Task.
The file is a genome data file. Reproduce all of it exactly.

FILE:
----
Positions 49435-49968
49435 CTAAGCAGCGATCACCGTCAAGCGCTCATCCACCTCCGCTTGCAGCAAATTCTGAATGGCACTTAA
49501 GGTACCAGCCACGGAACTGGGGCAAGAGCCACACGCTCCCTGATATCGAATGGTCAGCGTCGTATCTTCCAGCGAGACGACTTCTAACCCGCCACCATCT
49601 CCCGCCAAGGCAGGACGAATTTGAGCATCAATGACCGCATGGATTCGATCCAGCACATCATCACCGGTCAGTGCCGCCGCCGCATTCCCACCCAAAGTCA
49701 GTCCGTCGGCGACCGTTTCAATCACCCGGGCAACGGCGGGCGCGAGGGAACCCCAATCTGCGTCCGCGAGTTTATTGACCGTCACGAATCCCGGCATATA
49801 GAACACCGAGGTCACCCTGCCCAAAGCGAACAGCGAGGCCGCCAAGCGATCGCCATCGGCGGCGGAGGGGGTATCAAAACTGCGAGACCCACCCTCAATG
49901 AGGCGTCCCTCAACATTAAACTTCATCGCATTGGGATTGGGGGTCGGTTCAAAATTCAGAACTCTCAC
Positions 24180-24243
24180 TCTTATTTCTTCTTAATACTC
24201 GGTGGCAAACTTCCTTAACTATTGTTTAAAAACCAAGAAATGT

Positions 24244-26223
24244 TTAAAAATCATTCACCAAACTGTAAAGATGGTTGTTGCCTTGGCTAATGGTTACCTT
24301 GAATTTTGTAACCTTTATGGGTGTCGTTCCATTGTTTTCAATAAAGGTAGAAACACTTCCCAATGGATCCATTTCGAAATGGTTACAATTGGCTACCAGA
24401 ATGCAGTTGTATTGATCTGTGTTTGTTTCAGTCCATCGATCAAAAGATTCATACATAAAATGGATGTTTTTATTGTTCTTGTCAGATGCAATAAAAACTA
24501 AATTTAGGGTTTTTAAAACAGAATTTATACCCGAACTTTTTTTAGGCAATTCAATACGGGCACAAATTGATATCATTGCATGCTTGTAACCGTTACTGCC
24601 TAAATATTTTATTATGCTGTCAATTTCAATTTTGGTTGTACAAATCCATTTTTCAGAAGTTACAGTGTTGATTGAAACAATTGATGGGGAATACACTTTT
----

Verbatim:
Positions 49435-49968
49435 CTAAGCAGCGATCACCGTCAAGCGCTCATCCACCTCCGCTTGCAGCAAATTCTGAATGGCACTTAA
49501 GGTACCAGCCACGGAACTGGGGCAAGAGCCACACGCTCCCTGATATCGAATGGTCAGCGTCGTATCTTCCAGCGAGACGACTTCTAACCCGCCACCATCT
49601 CCCGCCAAGGCAGGACGAATTTGAGCATCAATGACCGCATGGATTCGATCCAGCACATCATCACCGGTCAGTGCCGCCGCCGCATTCCCACCCAAAGTCA
49701 GTCCGTCGGCGACCGTTTCAATCACCCGGGCAACGGCGGGCGCGAGGGAACCCCAATCTGCGTCCGCGAGTTTATTGACCGTCACGAATCCCGGCATATA
49801 GAACACCGAGGTCACCCTGCCCAAAGCGAACAGCGAGGCCGCCAAGCGATCGCCATCGGCGGCGGAGGGGGTATCAAAACTGCGAGACCCACCCTCAATG
49901 AGGCGTCCCTCAACATTAAACTTCATCGCATTGGGATTGGGGGTCGGTTCAAAATTCAGAACTCTCAC
Positions 24180-24243
24180 TCTTATTTCTTCTTAATACTC
24201 GGTGGCAAACTTCCTTAACTATTGTTTAAAAACCAAGAAATGT

Positions 24244-26223
24244 TTAAAAATCATTCACCAAACTGTAAAGATGGTTGTTGCCTTGGCTAATGGTTACCTT
24301 GAATTTTGTAACCTTTATGGGTGTCGTTCCATTGTTTTCAATAAAGGTAGAAACACTTCCCAATGGATCCATTTCGAAATGGTTACAATTGGCTACCAGA
24401 ATGCAGTTGTATTGATCTGTGTTTGTTTCAGTCCATCGATCAAAAGATTCATACATAAAATGGATGTTTTTATTGTTCTTGTCAGATGCAATAAAAACTA
24501 AATTTAGGGTTTTTAAAACAGAATTTATACCCGAACTTTTTTTAGGCAATTCAATACGGGCACAAATTGATATCATTGCATGCTTGTAACCGTTACTGCC
24601 TAAATATTTTATTATGCTGTCAATTTCAATTTTGGTTGTACAAATCCATTTTTCAGAAGTTACAGTGTTGATTGAAACAATTGATGGGGAATACACTTTT